I have also finished the UI /UX video and the Figma Course. However, due to the fact that those two videos combined already take around 2 – 2.5 h (taking notes, rewinding bits to better grasp concepts) I have yet to transfer my sketch into figma.
Therefore, this will be uploaded tomorrow! Then I can finally start coding 🙂
For today, I have been watching and taking notes on one of the videos I have linked on my Homework section of yesterday’s entry: UI/UX Design Tutorial.
This video explained perfectly well how your pages should be connected to each other and design it as a so-called Wireframe. Since this is my first try on creating a website on my own, I will mostly stick to the page layout which has been explained in the video. The Homepage containts:
The Homepage / Landing Page
Navigation / Menu aka the „Hero“ Banner
Information about this website
A Contact Form (without any real function for now)
I will leave out the „Sponsors“ and „Review“ Section, since this goes beyond the initial goal of creating a simple website by using HTML and CSS only.
The Features Page
Taking over the Hero Banner
Presenting 3 Features about a coffeeshop
The Content Page
Which coffee the shop sells
The Snacks they sell
maybe some „upcoming events“?
I have also started with the CSS – Section of the freecodecamp Course and will continue learning from it for the following days.
In Addition to that, I have been looking at some layouts from different coffeeshop websites I have been visiting lately. Here are some of them:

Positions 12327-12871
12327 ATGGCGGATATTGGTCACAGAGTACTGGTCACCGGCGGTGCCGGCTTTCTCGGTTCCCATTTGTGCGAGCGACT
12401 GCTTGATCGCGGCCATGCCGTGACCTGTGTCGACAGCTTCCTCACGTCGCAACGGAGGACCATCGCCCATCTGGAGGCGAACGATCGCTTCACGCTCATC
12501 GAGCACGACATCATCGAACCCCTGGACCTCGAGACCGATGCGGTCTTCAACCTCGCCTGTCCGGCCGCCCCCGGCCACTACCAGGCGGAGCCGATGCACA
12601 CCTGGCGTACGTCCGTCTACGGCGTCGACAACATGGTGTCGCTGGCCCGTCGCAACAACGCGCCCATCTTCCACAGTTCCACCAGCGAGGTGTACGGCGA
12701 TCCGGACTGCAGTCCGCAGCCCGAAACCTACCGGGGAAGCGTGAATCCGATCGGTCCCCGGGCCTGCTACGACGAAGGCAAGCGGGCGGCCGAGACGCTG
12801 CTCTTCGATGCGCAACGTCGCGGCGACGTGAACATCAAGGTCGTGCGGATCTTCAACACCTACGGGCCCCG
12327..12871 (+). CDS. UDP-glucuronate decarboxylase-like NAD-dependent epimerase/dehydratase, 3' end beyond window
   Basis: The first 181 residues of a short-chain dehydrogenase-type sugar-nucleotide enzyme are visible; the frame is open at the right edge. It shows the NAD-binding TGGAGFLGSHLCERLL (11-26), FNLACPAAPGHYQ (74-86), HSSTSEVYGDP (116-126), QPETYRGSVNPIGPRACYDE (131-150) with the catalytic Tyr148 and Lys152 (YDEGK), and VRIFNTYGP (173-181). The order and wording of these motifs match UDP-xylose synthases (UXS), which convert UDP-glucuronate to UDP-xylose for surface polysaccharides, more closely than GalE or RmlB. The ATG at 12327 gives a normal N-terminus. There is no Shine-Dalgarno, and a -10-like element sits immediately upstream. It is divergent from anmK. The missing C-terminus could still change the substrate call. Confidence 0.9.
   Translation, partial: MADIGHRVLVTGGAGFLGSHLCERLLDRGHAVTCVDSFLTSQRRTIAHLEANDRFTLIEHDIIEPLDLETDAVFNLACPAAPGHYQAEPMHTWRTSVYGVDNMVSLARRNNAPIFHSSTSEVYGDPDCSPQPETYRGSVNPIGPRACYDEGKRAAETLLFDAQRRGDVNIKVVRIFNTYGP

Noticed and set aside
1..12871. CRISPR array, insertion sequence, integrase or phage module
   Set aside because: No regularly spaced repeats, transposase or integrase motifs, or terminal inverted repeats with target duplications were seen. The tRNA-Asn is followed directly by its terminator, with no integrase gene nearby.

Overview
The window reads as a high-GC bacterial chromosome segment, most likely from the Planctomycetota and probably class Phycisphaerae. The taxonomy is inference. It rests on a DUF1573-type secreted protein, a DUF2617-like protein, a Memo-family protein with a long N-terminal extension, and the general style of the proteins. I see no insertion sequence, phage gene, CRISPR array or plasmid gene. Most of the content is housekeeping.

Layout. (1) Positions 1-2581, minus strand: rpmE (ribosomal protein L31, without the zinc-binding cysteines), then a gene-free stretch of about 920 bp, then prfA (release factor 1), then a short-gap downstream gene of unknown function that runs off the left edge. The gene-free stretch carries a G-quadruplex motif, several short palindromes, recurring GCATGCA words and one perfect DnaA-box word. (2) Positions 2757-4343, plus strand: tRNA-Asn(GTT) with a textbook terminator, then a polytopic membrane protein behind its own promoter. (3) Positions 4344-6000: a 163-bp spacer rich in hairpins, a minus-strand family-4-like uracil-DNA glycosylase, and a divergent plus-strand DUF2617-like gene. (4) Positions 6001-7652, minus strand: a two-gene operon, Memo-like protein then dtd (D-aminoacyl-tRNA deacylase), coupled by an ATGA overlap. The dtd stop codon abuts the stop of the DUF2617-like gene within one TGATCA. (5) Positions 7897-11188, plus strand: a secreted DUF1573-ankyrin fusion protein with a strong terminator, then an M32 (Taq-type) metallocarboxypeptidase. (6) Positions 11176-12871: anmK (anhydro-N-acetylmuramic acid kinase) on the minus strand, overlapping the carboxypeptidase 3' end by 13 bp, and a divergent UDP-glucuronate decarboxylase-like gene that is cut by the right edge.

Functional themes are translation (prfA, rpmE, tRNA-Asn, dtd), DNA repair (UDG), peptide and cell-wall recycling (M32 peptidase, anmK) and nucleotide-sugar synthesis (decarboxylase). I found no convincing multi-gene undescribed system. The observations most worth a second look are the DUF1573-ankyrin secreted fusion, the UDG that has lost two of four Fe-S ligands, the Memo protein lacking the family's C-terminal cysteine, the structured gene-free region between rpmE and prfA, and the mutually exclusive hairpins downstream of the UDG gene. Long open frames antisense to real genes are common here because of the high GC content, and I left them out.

Today, I spent an hour to finish the HTML section of the freecodecamp Responsive Web Design. While it was not that hard for me to remember the syntax, I stumbled upon a problem: What does a typical webpage even display? I faintly remember that there is some kind of navigation at the top of a website, and most of them have their terms&conditions displayed in the footer.
Before I am going to start on working on my first project, I need to decide on how the end result should look like!
So instead of jumping right into the CSS Section of the Responsive Web Design Curriculum, I want to take a few days worth of time and learn about the fundamentals of web design.
I want to know what ensures a good „reading flow“ for the user, how I can decide on which colours to choose from for my website and create a checklist to work through.
These Youtube Videos helped me to establish my „Work“ Routine:
Where to start and where to go: